Brian Krebs is a former reporter for The Washington Post who currently publishes a website on computer security. He keeps an eye on security news and occasionally does in depth investigation on interesting topics and recently published a list of 3 basic rules for computers safety. Yes, I realize that’s an ambitious title for a blog post about staying secure online, but there are a handful of basic security principles that — if followed religiously — can blunt the majority of malicious threats out there today.
Krebs’s 3 Rules for Online Safety
Krebs’s Number One Rule for Staying Safe Online:
“If you didn’t go looking for it, don’t install it!” A great many online threats rely on tricking the user into taking some action — whether it be clicking an email link or attachment, or installing a custom browser plugin or application. Typically, these attacks take the form of scareware pop-ups that try to frighten people into installing a security scanner; other popular scams direct you to a video but then complain that you need to install a special “codec,” video player or app to view the content. Only install software or browser add-ons if you went looking for them in the first place. And before you install anything, it’s a good idea to grab the software directly from the source. Sites like Majorgeeks.com and Download.com claim to screen programs that they offer for download, but just as you wouldn’t buy a product online without doing some basic research about its quality and performance, take a few minutes to search for and read comments and reviews left by other users of that software to make sure you’re not signing up for more than you bargained. Also, avoid directly responding to email alerts that (appear to) come from Facebook, LinkedIn, Twitter, your bank or some other site that holds your personal information. Instead, visit these sites using a Web browser bookmark.
Krebs’s Rule #2 for Staying Safe Online:
“If you installed it, update it.” Yes, keeping the operating system current with the latest patches is important, but maintaining a secure computer also requires care and feeding for the applications that run on top of the operating system. Bad guys are constantly attacking flaws in widely-installed software products, such as Java, Adobe PDF Reader, Flash and QuickTime. The vendors that make these products ship updates to fix security bugs several times a year, so it’s important to update to the latest versions of these products as soon as possible. Some of these products may alert users to new updates, but these notices often come days or weeks after patches are released. I try to help readers stay on top of these fixes by posting alerts for the major packages, but even I can’t keep up with them all. A wonderful resource for anyone feeling update fatigue is Secunia’s Personal Software Inspector, a free tool that periodically scans for and alerts users to outdated security software. The latest version of the PSI also can be set to update such products automatically. FileHippo also has a nice, free update checker, available here (requires Microsoft .NET).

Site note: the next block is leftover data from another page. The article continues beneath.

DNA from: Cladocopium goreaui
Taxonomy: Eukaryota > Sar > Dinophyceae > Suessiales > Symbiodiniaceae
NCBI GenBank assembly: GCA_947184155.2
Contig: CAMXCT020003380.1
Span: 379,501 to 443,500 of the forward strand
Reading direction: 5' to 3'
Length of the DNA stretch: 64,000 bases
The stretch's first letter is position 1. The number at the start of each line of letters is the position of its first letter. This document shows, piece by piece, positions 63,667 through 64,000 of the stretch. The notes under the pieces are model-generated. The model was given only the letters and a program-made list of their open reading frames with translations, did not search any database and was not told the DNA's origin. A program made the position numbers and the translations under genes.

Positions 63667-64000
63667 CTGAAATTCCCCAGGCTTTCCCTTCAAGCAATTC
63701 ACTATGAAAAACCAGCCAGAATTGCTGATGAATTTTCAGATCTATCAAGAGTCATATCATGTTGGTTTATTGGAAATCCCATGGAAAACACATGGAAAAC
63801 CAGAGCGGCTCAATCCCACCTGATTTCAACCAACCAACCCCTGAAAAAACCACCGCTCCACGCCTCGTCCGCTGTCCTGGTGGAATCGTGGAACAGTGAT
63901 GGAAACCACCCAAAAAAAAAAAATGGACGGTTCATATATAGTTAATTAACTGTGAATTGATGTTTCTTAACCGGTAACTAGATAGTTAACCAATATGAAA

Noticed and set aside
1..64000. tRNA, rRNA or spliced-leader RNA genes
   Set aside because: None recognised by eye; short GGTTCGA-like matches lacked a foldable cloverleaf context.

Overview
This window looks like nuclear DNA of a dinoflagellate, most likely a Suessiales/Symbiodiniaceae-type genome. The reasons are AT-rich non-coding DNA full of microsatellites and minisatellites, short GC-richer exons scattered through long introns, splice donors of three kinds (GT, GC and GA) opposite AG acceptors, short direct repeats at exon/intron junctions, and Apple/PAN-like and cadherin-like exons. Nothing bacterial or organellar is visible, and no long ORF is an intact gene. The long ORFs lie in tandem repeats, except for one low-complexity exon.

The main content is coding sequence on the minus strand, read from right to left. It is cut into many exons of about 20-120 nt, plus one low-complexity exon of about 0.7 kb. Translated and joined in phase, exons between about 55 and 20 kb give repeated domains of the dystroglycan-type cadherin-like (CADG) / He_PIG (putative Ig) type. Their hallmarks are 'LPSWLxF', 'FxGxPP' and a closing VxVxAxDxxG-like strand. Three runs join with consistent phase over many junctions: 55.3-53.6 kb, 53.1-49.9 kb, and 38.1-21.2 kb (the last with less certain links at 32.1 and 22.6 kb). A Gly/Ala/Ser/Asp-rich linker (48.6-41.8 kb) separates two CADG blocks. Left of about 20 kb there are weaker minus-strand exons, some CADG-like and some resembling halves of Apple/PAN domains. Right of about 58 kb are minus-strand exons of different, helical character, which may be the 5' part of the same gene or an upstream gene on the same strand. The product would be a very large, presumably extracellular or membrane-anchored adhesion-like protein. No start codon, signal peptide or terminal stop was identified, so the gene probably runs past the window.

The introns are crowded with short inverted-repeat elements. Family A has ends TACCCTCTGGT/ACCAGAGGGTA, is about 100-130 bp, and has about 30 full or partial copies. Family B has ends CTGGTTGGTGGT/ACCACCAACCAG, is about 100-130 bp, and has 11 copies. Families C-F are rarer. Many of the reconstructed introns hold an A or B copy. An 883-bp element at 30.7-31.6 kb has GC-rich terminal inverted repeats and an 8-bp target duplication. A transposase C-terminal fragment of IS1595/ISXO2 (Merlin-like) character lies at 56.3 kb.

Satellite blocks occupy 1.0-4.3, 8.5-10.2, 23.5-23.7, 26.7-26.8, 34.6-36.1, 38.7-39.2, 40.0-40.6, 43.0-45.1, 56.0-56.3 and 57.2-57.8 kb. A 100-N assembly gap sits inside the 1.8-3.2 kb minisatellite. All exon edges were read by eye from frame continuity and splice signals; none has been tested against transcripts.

Krebs’s Rule #3 for Staying Safe Online:
“If you no longer need it, remove it.” Clutter is the nemesis of a speedy computer. Unfortunately, many computer makers ship machines with gobs of bloatware that most customers never use even once. On top of the direct-from-manufacturer junk software, the average user tends to install dozens of programs and add-ons over the course of months and years. In the aggregate, these items can take their toll on the performance of your computer. Many programs add themselves to the list of items that start up whenever the computer is rebooted, which can make restarting the computer a bit like watching paint dry. And remember, the more programs you have installed, the more time you have to spend keeping them up-to-date with the latest security patches. For example, Java is a powerful program and Web browser plugin that most people have on their machines but seldom use (the bulky program also adds itself to the startup menu in Windows every time you update it). Meanwhile, attackers are constantly targeting systems with outdated versions of this software. If you don’t need Java, uninstall it. You can always reinstall it if you find it is needed for some Web site or third-party application. If you can’t bring yourself to completely remove Java or if you have desktop programs that require it, consider unhooking it from the browser by disabling the Java add-on in whatever browser you use.